From Our 2012 Archives
Psychological Abuse of Children May Be Common
Neglect as Damaging as Physical Abuse, Report Finds
By Salynn Boyles
Reviewed by Louise Chang, MD
Latest Healthy Kids News
July 30, 2012 -- Psychological child abuse is common but underreported in the U.S., the nation's largest pediatric health group says.
Like physical and sexual abuse, psychological abuse can cause devastating and lifelong harm.
In a new report, the American Academy of Pediatrics (AAP) is calling on pediatricians to be alert to signs of such abuse in young patients.
"Psychological maltreatment often occurs with other forms of abuse, but this isn't always the case," says co-author Roberta Hibbard, MD, of Riley Hospital for Children at Indiana University Health in Indianapolis.
"It is one of the most devastating forms of abuse," she says. "Broken bones heal, but being belittled, terrorized, or neglected by a parent can impact self-esteem, attachments, and other aspects of development for a lifetime."
What Is Psychological Abuse?
There is no universally agreed upon definition of psychological abuse. But most cases involve a pattern of behaviors by a parent or other caregiver that leads a child to believe he or she is unloved or unwanted.
Specific types of psychological abuse identified in the report include these actions by a parent or caregiver:
Ridiculing a child. Comments or actions, especially in public, that:
Terrorizing a child. For example, if you:
Isolating a child. For example, if you:
Exploiting a child. For example, if you take steps that exploit or corrupt a child, such as:
Being detached from your child. For example, if you:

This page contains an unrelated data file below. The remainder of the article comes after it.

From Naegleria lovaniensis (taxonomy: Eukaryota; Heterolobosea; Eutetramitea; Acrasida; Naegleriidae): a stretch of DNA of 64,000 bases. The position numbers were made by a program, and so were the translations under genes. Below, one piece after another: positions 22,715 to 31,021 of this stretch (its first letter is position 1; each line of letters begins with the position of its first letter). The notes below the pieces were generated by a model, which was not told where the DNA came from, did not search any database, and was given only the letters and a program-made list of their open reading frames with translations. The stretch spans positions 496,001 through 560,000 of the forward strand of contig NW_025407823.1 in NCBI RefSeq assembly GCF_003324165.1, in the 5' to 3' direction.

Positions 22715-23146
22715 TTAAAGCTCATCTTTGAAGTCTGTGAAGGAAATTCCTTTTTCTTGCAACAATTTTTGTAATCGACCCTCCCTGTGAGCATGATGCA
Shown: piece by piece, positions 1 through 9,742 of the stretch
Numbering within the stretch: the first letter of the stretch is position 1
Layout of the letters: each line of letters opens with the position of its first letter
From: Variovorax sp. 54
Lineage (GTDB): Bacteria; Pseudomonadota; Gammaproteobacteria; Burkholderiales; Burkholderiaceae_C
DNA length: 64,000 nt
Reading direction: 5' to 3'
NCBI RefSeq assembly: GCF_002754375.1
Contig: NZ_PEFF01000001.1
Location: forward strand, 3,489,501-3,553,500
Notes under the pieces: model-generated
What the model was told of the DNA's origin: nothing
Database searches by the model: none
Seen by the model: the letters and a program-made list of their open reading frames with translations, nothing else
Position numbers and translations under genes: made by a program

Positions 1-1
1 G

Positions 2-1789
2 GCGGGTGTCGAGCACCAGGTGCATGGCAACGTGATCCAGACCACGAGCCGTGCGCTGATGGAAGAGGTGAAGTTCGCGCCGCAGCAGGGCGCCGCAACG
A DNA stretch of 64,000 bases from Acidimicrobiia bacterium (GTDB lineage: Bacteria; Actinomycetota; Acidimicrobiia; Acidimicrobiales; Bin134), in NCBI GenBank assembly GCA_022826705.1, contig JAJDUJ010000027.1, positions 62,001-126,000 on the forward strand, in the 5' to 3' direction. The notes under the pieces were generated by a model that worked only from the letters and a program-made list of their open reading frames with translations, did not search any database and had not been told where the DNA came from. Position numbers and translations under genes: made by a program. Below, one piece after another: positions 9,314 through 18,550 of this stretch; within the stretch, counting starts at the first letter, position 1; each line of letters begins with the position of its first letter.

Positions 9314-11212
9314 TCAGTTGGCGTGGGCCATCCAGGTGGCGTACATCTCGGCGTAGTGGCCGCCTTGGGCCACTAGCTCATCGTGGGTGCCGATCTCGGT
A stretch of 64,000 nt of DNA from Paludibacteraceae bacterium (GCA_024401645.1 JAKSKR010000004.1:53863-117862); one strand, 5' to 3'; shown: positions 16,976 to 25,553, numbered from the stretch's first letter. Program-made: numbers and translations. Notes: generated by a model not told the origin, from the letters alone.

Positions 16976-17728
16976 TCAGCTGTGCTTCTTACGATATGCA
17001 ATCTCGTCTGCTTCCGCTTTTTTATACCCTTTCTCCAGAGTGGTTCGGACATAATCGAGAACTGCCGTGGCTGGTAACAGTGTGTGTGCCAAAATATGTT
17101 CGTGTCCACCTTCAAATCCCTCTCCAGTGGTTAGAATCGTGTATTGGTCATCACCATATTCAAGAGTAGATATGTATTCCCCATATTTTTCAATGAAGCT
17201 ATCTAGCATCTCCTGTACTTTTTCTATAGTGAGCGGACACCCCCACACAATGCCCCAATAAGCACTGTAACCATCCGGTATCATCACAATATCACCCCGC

"All parents do things they may regret from time to time. But a chronic pattern of belittling, denigrating, or neglecting a child constitutes psychological abuse," says Harriet MacMillan, MD. She is a professor of psychiatry and behavioral sciences at McMaster University in Ontario, Canada.
As director of Riley Hospital's Child Protection Program, Hibbard and her team evaluate about 2,000 cases of suspected child abuse every year.
She remembers the cases of Brandi Zachary and her older brother as among the worst examples of neglect she has ever seen.
The two were victims of psychological neglect and malnourishment at the hands of their parents until a friend became suspicious and called child protective services.
The children were kept in a filthy, locked closet day and night for at least a year.
When the abuse was discovered Brandi was 2 1/2 years old and weighed just 14 pounds. She had not yet learned to walk or talk.
Now 19, Brandi went public with her story earlier this year in an effort to help make people aware of the importance of reporting abuse and neglect.
Her birth parents were convicted of felony neglect, and she has had no contact with them since she was removed from the home 17 years ago. She was adopted several years later.
She changed her last name from Zachary to that of her adoptive parents. She's on track to complete her undergraduate degree in psychology in two years, despite being legally blind as a result of the neglect she suffered.
"Her story is amazing. And it really does illustrate the importance of speaking up if you suspect abuse," Hibbard says. "Someone who knows or suspects that a child is being neglected has a moral, if not a legal, obligation to report it."
Treating Abused Kids, More Research Needed
It's not clear how many children experience ongoing psychological abuse at the hands of parents or other caregivers. That's because such abuse is widely underreported, the report noted.
In one large study conducted in the U.S. and U.K., about 9% of women and 4% of men reported exposure to severe psychological abuse during childhood.
Other surveys conducted in the U.S. found emotional abuse to be the most frequently reported form of victimization.
The report calls for more research to develop and test effective treatments for children who have experienced psychological abuse, either alone or combined with other forms of abuse.
The report is published in the August issue of Pediatrics.
SOURCES: Hibbard, R., Pediatrics, August 2012. Roberta Hibbard, MD, director, Child Protection Program, Riley Hospital for Children, Indiana University Health, Indianapolis. Harriet MacMillan, MD, professor, departments of psychiatry and behavioral sciences and pediatrics, McMaster University, West Hamilton, Ontario, Canada. Gilbert, R. The Lancet, 2009. Reyome, N.D. Journal of Aggression, Maltreatment and Trauma, 2010. WTHR News: "Crawfordsville woman who survived abuse unlocks the past."